I don’t remember waking up to my phone ringing.
I just remember staring at it, wondering why it was going off at 5 o’clock in the morning. Then, in a daze, it clicked in that I should answer it, so I did.
“There’s been an earthquake. Get to the office now.”
I quickly started pulling myself together. I read the newsfeeds off my laptop as I was brushing my teeth. 8.9 magnitude. Tsunami. Giant waves. Entire islands submerged. Death. Destruction. Drama.
It’s difficult for anyone who isn’t in the news industry to understand the rush of a big story. It’s not that we’re happy disaster has struck, it’s just that this is when we know we’re needed most. As much as people say they hate the media reporting on death-destruction-drama, people are nosy by nature. They crave knowledge. And we’re just the fearless bastards who want to get that for you.
I got into the office just after 6 a.m., and I wasn’t even the first one there. Immediately I started calling people that I knew would have gotten similar wake-up-calls with the news. One of my first calls was to Matt with Global Medic. These guys have inflatable hospitals and water purifiers by the truck-full, just waiting to deploy when disaster strikes.
“Any word on whether you’re heading to Japan?” I asked, even though I knew the answer.
“We’re packing up now. Just trying to figure out where to land. The airport is still under water.”
Over the next few hours I would talk to roboticists heading over to try and dig people out of the rubble. I spoke with a scientist who was in Tokyo when the quake happened, presenting at an earthquake conference. I spoke with a Canadian man who had been up all night, trying to call his daughter who had been teaching English in Sendai, the town closest to the epicentre of the quake. He still hadn’t heard anything.
There’s a fine line between being fearless and being heartless. In j-school, we were shown a horror reel of some of the worst things out there – suicides on camera, dead bodies in the streets, even reporters getting shot and cameramen filming the murder as they run for their own lives. Mothers learning that their children have been murdered, and the cameras rolling as she collapses in grief. And after each horrific sight, our professor asked us – would you show it? Would you air this footage for the sake of news?
You might think it would be a cut and dry answer. But it sparked a huge debate within our group that still gets hashed up to this day.
At the time, I wondered if and when I would get to a point in my career where I would get to make such a decision, and now, 4 years after graduation, it has come up far more often than I’d ever like. Especially covering something like Japan. Or Chile. Or Haiti. And every time I cut a story and have to sift through the footage coming in, I think back to that class and the point behind it. I think back to how passionately I felt towards not censoring myself, how strongly I felt that the audience should turn to news to get the full story, not some soft, cushioned version of the truth. War involves death, why not show it? Mothers grieve, that’s part of the story. I’d want to know the whole truth and nothing but the truth.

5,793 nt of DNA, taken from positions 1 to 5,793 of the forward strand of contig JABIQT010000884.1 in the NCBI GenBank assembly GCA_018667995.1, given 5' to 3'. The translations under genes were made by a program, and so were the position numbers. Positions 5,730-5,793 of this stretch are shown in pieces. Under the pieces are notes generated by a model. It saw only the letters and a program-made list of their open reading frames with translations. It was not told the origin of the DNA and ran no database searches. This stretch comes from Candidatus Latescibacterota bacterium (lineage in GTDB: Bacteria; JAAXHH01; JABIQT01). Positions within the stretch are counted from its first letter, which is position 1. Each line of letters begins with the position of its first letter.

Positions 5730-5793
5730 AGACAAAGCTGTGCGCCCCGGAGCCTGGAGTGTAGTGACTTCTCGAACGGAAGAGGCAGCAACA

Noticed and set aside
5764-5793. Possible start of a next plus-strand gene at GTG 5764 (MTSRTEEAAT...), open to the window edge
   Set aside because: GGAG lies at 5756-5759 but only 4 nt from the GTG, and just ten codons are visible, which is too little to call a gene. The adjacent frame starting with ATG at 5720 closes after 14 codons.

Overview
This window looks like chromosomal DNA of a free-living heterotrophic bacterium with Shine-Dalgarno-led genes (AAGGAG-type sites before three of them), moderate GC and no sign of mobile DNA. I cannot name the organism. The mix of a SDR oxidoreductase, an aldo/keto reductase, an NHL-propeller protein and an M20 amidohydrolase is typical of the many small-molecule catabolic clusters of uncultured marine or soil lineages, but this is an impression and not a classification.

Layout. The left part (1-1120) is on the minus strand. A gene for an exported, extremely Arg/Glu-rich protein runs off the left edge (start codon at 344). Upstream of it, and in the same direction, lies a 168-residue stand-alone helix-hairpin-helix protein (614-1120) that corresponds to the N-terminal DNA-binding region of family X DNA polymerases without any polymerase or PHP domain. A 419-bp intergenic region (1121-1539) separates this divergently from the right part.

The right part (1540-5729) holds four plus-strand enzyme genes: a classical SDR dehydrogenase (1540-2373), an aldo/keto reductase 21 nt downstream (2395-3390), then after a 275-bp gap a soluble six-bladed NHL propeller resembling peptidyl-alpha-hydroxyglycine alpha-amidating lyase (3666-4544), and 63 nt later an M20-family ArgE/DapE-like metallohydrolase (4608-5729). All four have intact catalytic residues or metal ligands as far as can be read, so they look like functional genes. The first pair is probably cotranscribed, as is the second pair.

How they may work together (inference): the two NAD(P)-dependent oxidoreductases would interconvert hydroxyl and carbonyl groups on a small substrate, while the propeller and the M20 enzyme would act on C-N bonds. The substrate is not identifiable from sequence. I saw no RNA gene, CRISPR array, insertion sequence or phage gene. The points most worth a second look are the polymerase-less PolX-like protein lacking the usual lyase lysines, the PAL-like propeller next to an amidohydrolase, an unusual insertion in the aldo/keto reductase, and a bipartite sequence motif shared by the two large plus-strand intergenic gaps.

It’s been 6 days since I was woken up by that phone call, and we’re still covering the death-destruction-drama. After almost a week, your brain turns quite numb to the horrors of it all. I’ve seen the tsunami footage so much, the footage that terrified me to my very core only a few days ago, and now I find myself saying “Yeah, slap that on there. Can you make it go slower?”
And it’s a survival tactic that we have to use. If you’re surrounded by horror for a week straight, your brain has to make light of something to keep from going bonkers. We still have to sleep at night, right?
(Well, ok, I still haven’t been sleeping at night. But I’ve been trying real hard.)
Today, as I saw footage of dead bodies crushed under buildings, bloated bodies washing up onto shore, there was nothing that could make light of that. Nothing that could stop my heart from dropping into my chest, my toes from going numb, and my tongue getting caught in my throat. And I think back to that class, how passionate I was, and I can’t help but pat my metaphorical past self on the head and say, aw, how cute and idealistic, but in the real world, things are different.
Because things are different.
I don’t show dead bodies. I absolutely refuse. People know that there are dead bodies in times of destruction and chaos. The death toll tick-tick-ticks higher and higher by the second on news channels desperate for content to fill their 24 hour news mandate. But I just can’t be the person who makes light of another person’s death. I won’t put it on the air to reduce their whole lives down to “Guy crushed under building #3.” I’m just not that kind of journalist. And I’m ok with that.
I got a note from the man who I had spoken to on Friday, the man who couldn’t get a hold of his daughter.
She was safe, having evacuated to much higher ground. Her entire home floated away, but she was fine.
He didn’t have to tell me that she was ok. Who am I to him, besides some journalist on the other end of a phone line on one of the worst days of his life? But, he said in the email, he got the impression that I actually cared, so he wanted to let me know. And then he thanked me, thanked the show, for our coverage of the situation. We’ve been actively trying to avoid scaring people more and just giving them the truth, and he appreciated it.
That’s why I do it.
That’s why I love doing it.
And that’s why, the next time my phone rings at 5 in the morning, I won’t look at it with dread. I’ll answer it – ok, probably dazed – but eager. Hopeful. And ready.